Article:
The United States Is Not Comparable to Italy

Steven Kornweiss, MD covid-19 Leave a Comment


Despite social distancing, the threat seems to remain high. What is notable, however, if you look at the Hopkins Map of Covid-19 cases, is that major metropolitan areas such as NYC and Seattle are really suffering, whereas other areas don’t seem to be. South Carolina for instance, where I live, still only has 60 cases as of this morning, and only 1 in Spartanburg County. It appears, at least for the moment, that those of us who live in more suburban or rural environments may be spared an extremely rapid spread of this disease.

That’s not to say, however, that a few unfortunate events, such as the spread of the virus within a nursing home or similar facility wouldn’t place undue strain on a particular local health system. Overall, I am cautiously optimistic that the spread of this virus within the majority of the country will be attenuated by social distancing and by our relatively low population density and personal interactions as compared perhaps to Wuhan or Milan.

Healthcare Readiness

Much has been said over the past week about "flattening the curve" so that health care resources can meet demands. Based on discussions with colleagues, it seems as though many health systems are in an aggressive preparation stage. I believe that within the next 2-8 weeks, most health systems will likely be far better prepared than they were 1-2 weeks ago, and that in areas with less dense populations, it seems quite possible that there will be adequate resources to take care of sick patients. Many epidemiologic models predict that the nation’s # of ICU beds and # of ventilators will fall far short of critically ill patients in the coming months, but my analysis is a bit more nuanced. I may turn out to be wrong, and I am certainly not an expert in this area, but I think that rather than an even distribution of scarcity of resources, what will more likely happen is a regional resource mismatch.

What I mean is that, as mentioned above, areas like NYC may struggle to care for a huge spike in critically ill patients, whereas a more suburban or rural area may have excess ICU beds and ventilators. Perhaps these resources will be redistributed over time, or patients will be moved around by the voluntary cooperation of health systems, but my feeling is that small communities will have smaller outbreaks, which occur slower, and may be adequately cared for.

Prevention and Treatment

There is no specific medication or vaccine yet developed for prevention. The actions I am taking at this time are to avoid close contact, perform maniacal hand hygiene, avoid self-inoculation (by touching the mucous membranes of the eyes, nose, and mouth), and to obtain adequate sleep, nutrition, exercise, and stress management (see previous post below for specific suggestions).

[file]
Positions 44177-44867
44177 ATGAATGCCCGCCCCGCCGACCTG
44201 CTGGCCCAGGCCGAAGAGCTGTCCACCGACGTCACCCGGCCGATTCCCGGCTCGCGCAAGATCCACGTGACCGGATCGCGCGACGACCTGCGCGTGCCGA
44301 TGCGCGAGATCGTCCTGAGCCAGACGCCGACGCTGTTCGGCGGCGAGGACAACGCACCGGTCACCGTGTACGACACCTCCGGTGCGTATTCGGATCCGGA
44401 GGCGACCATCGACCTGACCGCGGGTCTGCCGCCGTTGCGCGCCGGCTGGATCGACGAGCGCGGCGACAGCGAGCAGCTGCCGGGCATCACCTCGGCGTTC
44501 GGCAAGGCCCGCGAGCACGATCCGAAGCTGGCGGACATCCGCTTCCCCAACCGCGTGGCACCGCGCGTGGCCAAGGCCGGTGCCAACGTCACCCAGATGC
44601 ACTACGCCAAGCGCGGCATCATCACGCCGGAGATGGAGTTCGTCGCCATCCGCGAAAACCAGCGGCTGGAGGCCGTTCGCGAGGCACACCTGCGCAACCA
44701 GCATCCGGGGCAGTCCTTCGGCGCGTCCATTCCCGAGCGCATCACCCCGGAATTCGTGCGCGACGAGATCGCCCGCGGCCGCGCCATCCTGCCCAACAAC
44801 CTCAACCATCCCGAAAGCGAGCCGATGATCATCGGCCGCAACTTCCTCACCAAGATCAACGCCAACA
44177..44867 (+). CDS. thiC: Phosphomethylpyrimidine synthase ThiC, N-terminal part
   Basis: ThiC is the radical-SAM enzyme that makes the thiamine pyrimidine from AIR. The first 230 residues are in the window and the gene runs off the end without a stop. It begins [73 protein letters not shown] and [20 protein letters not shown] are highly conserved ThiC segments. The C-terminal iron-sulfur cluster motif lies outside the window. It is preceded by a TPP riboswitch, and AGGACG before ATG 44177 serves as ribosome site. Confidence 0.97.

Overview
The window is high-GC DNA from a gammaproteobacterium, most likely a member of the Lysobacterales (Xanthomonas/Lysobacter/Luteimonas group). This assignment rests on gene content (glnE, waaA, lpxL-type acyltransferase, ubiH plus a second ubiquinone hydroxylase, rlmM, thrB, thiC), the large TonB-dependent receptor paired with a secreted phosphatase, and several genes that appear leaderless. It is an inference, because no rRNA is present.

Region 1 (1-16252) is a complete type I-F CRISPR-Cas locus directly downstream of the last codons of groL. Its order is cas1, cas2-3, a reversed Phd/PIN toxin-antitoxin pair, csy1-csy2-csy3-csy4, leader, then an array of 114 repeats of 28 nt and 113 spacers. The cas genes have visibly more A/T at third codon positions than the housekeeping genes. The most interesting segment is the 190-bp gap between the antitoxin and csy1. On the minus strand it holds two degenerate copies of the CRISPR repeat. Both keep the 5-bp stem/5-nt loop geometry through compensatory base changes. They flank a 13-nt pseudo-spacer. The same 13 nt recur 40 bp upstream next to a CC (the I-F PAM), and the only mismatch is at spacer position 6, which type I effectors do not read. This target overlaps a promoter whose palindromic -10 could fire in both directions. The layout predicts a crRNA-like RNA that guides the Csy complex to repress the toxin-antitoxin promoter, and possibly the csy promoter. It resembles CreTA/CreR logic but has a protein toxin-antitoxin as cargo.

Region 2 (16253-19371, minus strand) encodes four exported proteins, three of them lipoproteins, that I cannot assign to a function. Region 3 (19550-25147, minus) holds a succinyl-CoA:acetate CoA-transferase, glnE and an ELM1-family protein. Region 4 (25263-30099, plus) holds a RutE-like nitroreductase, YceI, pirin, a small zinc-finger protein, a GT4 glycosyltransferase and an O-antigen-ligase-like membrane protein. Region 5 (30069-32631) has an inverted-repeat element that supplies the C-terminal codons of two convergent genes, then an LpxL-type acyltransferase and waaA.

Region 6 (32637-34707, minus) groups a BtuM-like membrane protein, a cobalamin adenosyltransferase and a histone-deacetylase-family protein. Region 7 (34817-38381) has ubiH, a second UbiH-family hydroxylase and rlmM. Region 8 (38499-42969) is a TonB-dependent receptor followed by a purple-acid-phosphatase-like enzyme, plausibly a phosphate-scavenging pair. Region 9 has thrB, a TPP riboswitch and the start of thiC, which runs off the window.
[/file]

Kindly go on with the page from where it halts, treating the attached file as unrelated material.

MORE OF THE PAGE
Medications have been discussed in the news and by the president today — most notably, Chloroquine and Hydroxychloroquine. Based on the data I’ve reviewed (which can be found here), I have no reason to believe that either of these medications (or other experimental treatments that are being used in other countries) is going to make a huge difference in this disease. These data are low quality and premature, but I wouldn’t be relying on these drugs as a cure by any means. The best plan at this point remains avoiding the disease. Given a limited supply of the drug, its side effects, and that it is an unproven therapy for Covid-19, doctors, especially at first, will be unlikely to prescribe this for prophylaxis or for treatment of mild cases in "low-risk" individuals.

Silver Linings

Despite the overwhelming feeling that the world is coming to an end, there are a number of silver-linings here.

  1. The virus and the disease it causes are being aggressively studied and are becoming better understood. Even if we are months or years away from better treatments or a vaccine, supportive care will improve, and I believe morbidity and mortality along with it.
  2. Doctors and nurses have a lot of skin in the game. This virus is a threat to us all, even relatively young healthy people. Doctors and nurses always want their patients to do well, but this is even more the case on an emotional level when the disease that threatens the patient is also a threat to the doctor or nurse.
  3. Because this disease is a pandemic, and there is a national emergency, people are getting out of the way. The normal rules and regulations that hamper health systems, scientists, pharmacology companies, doctors, and nurses are being withdrawn so that brilliant people can fix this problem. Medical licensing regulations are being relaxed, the FDA is fast-tracking medications and vaccine trials, and CMS is making exceptions for telehealth to operate the way that it should. It’s more likely than not that geniuses will bail us all out of this mess if we let them, and we should thank them for it endlessly.
  4. I’ve spoken to many friends and family who report that this time period, though scary, is one of the most relaxed, still periods they’ve had in their lives.
  5. The next phase of this situation is likely coming as the availability of testing increases. My hope is that, once we have the ability to test people at will, including antibody testing to identify those who may have immunity to the disease, we’ll be able to identify those who need to self-quarantine and those who can resume their daily lives. This should happen quickly, and as it does, we can get back to doing what we all do best.

As always, please feel free to contact me with questions, comments, corrections, or disagreements.

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